Chris MacKinnon Kitchener Rangers 20 7 20 27 33
Adam Henrique Windsor Spitfires 19 20 5 25 12
Gabriel Landeskog Kitchener Rangers 20 8 15 23 18
Scott Timmins Windsor Spitfires 19 11 11 22 18
Jeremy Morin Kitchener Rangers 20 12 9 21 32
Daniel Erlich London Knights 12 9 12 21 15

Playoff leading goaltenders[edit]

Note: GP = Games Played; Mins = Minutes Played; W = Wins; L = Losses; GA = Goals Allowed; SO = Shutouts; SV& = Save Percentage; GAA = Goals Against Average

Player Team GP Mins W L GA SO Sv% GAA
Chris Carrozzi Mississauga St. Michael's Majors 8 448 5 2 16 1 0.928 2.14
Mavric Parks Barrie Colts 10 602 7 2 23 1 0.926 2.29
Edward Pasquale Saginaw Spirit 6 361 2 4 14 0 0.941 2.33
Petr Mrazek Ottawa 67's 8 451 4 4 18 0 0.928 2.39
Philipp Grubauer Windsor Spitfires 18 1094 16 1 49 2 0.909 2.69

All-Star Classic[edit]

The OHL All-Star Classic was played on February 3, 2010, at the K-Rock Centre in Kingston, Ontario. The game was televised on Rogers Sportsnet. The Eastern Conference All-Stars defeated the Western Conference All-Stars 17–11. Captains of the All-Star games were Ryan Ellis for the Western Conference and Alex Pietrangelo for the Eastern Conference. Andrew Agozzino of the Niagara IceDogs won the player of the game award as he scored an All-Star Game record four goals and added one assist. The skills competition was held the night before on February 2, with the Western Conference winning. Honorary captains for the event were former Toronto Marlboros player Steve Thomas representing the Eastern Conference and former Windsor Spitfires player Adam Graves representing the Eastern Conference.

All-Star teams[edit]

The OHL All-Star Teams were selected by the OHL's general managers.[2]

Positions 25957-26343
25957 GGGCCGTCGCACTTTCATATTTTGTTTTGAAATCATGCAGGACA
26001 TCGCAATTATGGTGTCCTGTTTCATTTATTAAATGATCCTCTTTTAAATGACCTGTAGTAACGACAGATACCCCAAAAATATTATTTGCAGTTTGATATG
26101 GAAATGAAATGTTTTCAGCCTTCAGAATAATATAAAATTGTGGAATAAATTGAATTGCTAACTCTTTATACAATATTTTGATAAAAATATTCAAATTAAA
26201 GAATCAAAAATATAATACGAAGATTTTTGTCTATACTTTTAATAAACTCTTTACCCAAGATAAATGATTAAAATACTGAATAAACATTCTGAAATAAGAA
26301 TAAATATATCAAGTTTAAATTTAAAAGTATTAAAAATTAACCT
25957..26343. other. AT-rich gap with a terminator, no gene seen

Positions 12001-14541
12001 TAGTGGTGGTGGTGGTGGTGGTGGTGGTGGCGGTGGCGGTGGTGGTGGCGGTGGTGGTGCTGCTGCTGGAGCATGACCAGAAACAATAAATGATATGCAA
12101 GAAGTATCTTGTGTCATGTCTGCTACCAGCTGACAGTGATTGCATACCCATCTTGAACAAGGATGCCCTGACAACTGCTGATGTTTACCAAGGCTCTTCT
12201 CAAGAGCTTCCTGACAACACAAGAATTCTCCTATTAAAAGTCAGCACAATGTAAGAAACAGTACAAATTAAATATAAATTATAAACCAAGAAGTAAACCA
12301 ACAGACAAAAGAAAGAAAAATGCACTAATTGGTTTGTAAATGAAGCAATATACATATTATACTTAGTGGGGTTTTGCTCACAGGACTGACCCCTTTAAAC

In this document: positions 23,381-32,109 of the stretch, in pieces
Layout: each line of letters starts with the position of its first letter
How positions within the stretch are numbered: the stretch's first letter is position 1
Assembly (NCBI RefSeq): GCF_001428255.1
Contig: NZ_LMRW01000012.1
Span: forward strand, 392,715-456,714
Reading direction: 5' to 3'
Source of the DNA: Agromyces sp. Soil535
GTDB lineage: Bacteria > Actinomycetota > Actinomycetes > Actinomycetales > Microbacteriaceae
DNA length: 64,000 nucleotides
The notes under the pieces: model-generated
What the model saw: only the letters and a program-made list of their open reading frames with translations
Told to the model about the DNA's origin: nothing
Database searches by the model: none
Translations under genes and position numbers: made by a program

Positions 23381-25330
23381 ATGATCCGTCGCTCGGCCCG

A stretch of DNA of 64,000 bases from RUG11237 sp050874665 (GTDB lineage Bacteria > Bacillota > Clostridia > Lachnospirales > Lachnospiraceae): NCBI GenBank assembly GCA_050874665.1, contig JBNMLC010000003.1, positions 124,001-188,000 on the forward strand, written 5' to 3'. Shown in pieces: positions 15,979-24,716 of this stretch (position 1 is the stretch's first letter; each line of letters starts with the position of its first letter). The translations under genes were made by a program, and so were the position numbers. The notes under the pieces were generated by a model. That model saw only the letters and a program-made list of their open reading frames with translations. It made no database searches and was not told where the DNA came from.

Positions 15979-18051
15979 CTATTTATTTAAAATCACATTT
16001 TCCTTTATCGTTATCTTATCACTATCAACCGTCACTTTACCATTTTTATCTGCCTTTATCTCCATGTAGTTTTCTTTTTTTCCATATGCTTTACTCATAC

First team[edit]

Second team[edit]

Third team[edit]

Awards[edit]

J. Ross Robertson Cup: Windsor Spitfires
Hamilton Spectator Trophy: Barrie Colts
Bobby Orr Trophy: Barrie Colts
Wayne Gretzky Trophy: Windsor Spitfires
Emms Trophy: Barrie Colts
Leyden Trophy: Ottawa 67's
Holody Trophy: London Knights
Bumbacco Trophy: Windsor Spitfires
Red Tilson Trophy: Tyler Seguin, Plymouth Whalers
Eddie Powers Memorial Trophy: Tyler Seguin, Plymouth Whalers & Taylor Hall, Windsor Spitfires[1][3]
Matt Leyden Trophy: Dale Hunter, London Knights
Jim Mahon Memorial Trophy: Taylor Beck, Guelph Storm
Max Kaminsky Trophy: Jake Muzzin, Sault Ste. Marie Greyhounds
OHL Goaltender of the Year: Chris Carrozzi, Mississauga St. Michael's Majors
Jack Ferguson Award: Alex Galchenyuk, Sarnia Sting
Dave Pinkney Trophy: Chris Carrozzi & J. P. Anderson, Mississauga St. Michael's Majors
OHL Executive of the Year: Rick Gaetz, Guelph Storm
Emms Family Award: Matthew Puempel, Peterborough Petes
F. W. "Dinty" Moore Trophy: Petr Mrazek, Ottawa 67's
Dan Snyder Memorial Trophy: Ryan Hayes, Plymouth Whalers
William Hanley Trophy: Ryan Spooner, Peterborough Petes
Leo Lalonde Memorial Trophy: Bryan Cameron, Barrie Colts
Bobby Smith Trophy: Erik Gudbranson, Kingston Frontenacs
Roger Neilson Memorial Award: Derek Lanoue, Windsor Spitfires
Ivan Tennant Memorial Award: Dougie Hamilton, Niagara IceDogs
Mickey Renaud Captain's Trophy: John Kurtz, Sudbury Wolves
Tim Adams Memorial Trophy: Sean Monahan, Mississauga Rebels
Wayne Gretzky 99 Award: Adam Henrique, Windsor Spitfires

See also[edit]

External links[edit]

References[edit]